of every Californian. This 2005 PBS documentary offers a
historical and current look at the major water issues that shaped
the state we know today. Includes a 12-page viewer’s guide with
background information, historic timeline and a teacher’s lesson.
A companion to the Truckee River Basin Map poster, this 24×36
inch poster, suitable for framing, explores the Carson River, and
its link to the Truckee River. The map includes Lahontan Dam and
Reservoir, the Carson Sink, and the farming areas in the basin.
Map text discusses the region’s hydrology and geography, the
Newlands Project, land and water use within the basin and
wetlands. Development of the map was funded by a grant from the
U.S. Bureau of Reclamation Mid-Pacific Region, Lahontan Basin
This 24×36 inch poster, suitable for framing, illustrates the
water resources available for Nevada cities, agriculture and the
environment. It features natural and manmade water resources
throughout the state, including the Truckee and Carson rivers,
Lake Tahoe, Pyramid Lake and the course of the Colorado River
that forms the state’s eastern boundary.
Water as a renewable resource is depicted in this 18×24 inch
poster. Water is renewed again and again by the natural
hydrologic cycle where water evaporates, transpires from plants,
rises to form clouds, and returns to the earth as precipitation.
Excellent for elementary school classroom use.
The 24-page Layperson’s Guide to Integrated Regional Water
Management (IRWM) is an in-depth, easy-to-understand publication
that provides background information on the principles of IRWM,
its funding history and how it differs from the traditional water
Water conservation has become a way of life throughout the West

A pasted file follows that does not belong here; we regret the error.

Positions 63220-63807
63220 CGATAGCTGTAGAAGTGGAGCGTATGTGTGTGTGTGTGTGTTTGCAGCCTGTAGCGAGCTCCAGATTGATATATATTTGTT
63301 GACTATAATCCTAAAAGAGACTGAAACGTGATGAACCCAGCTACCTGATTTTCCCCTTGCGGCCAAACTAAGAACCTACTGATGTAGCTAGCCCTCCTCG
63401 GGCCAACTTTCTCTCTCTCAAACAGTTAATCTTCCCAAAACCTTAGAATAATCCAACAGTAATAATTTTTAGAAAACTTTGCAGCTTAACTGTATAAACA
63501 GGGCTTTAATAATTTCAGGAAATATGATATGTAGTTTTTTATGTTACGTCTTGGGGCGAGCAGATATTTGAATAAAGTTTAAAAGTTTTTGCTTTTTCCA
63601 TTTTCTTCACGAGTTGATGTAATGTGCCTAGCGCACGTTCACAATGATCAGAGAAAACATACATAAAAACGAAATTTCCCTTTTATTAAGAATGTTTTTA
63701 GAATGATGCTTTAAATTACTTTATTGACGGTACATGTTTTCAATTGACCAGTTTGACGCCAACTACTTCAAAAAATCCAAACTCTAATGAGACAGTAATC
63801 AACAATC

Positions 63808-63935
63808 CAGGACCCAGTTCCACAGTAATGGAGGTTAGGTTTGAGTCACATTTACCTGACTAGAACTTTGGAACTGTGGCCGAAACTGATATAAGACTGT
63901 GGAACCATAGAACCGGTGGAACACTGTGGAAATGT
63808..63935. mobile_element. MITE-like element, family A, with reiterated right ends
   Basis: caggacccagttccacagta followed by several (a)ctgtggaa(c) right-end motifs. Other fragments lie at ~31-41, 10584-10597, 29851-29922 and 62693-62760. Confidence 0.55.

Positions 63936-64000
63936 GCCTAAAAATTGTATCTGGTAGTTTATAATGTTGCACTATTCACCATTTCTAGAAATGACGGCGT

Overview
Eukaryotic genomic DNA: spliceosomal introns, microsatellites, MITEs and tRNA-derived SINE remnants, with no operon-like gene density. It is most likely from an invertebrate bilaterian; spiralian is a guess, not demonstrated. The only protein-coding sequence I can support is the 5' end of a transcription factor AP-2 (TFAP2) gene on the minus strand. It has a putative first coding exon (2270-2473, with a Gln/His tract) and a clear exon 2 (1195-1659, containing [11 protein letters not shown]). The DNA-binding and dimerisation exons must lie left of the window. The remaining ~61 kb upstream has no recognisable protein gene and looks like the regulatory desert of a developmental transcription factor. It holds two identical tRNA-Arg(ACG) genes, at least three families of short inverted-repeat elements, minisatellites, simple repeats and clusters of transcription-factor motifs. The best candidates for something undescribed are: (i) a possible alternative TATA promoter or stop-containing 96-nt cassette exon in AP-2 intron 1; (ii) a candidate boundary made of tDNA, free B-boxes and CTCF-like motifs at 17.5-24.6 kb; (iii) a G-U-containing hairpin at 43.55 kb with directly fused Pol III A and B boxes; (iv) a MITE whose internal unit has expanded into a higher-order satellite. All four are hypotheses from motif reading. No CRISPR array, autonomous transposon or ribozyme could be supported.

with a growing recognition that the supply of water is not
Drought is the most common motivator of increased water
conservation but the gradual drying of the West as a result of
climate change means the amount of fresh water available for
drinking, irrigation, industry and other uses must be used as
efficiently as possible.
This printed issue of Western Water features a
roundtable discussion with Anthony Saracino, a water resources
consultant; Martha Davis, executive manager of policy development
with the Inland Empire Utilities Agency and senior policy advisor
to the Delta Stewardship Council; Stuart Leavenworth, editorial
page editor of The Sacramento Bee and Ellen Hanak, co-director of
research and senior fellow at the Public Policy Institute of
This printed issue of Western Water examines the
financing of water infrastructure, both at the local level and
from the statewide perspective, and some of the factors that
influence how people receive their water, the price they pay for
it and how much they might have to pay in the future.
This printed copy of Western Water examines California’s drought
– its impact on water users in the urban and agricultural sector
and the steps being taken to prepare for another dry year should
Perhaps no other issue has rocketed to prominence in such a short
time as climate change. A decade ago, discussion about greenhouse
gas (GHG) emissions and the connection to warming temperatures
was but a fraction of the attention now given to the issue. From
the United Nations to local communities, people are talking about
climate change – its characteristics and what steps need to be
taken to mitigate and adapt to the anticipated impacts.
This issue of Western Water examines the continuing practice of
smart water use in the urban sector and its many facets, from
improved consumer appliances to improved agency planning to the
improvements in water recycling and desalination. Many in the
water community say conserving water is not merely a response to
drought conditions, but a permanent ethic in an era in which
every drop of water is a valuable commodity not to be wasted.
Drawn from a special stakeholder symposium held in September 1999
in Keystone, Colorado, this issue explores how we got to where we
are today on the Colorado River; an era in which the traditional
water development of the past has given way to a more
collaborative approach that tries to protect the environment
while stretching available water supplies.
This issue updates progress on crafting and implementing
California’s 4.4 plan to reduce its use of Colorado River water
by 800,000 acre-feet. The state has used as much as 5.2 million
acre-feet of Colorado River water annually, but under pressure
from Interior Secretary Bruce Babbitt and the other six states
that share this resource, California’s Colorado River parties
have been trying to close the gap between demand and supply.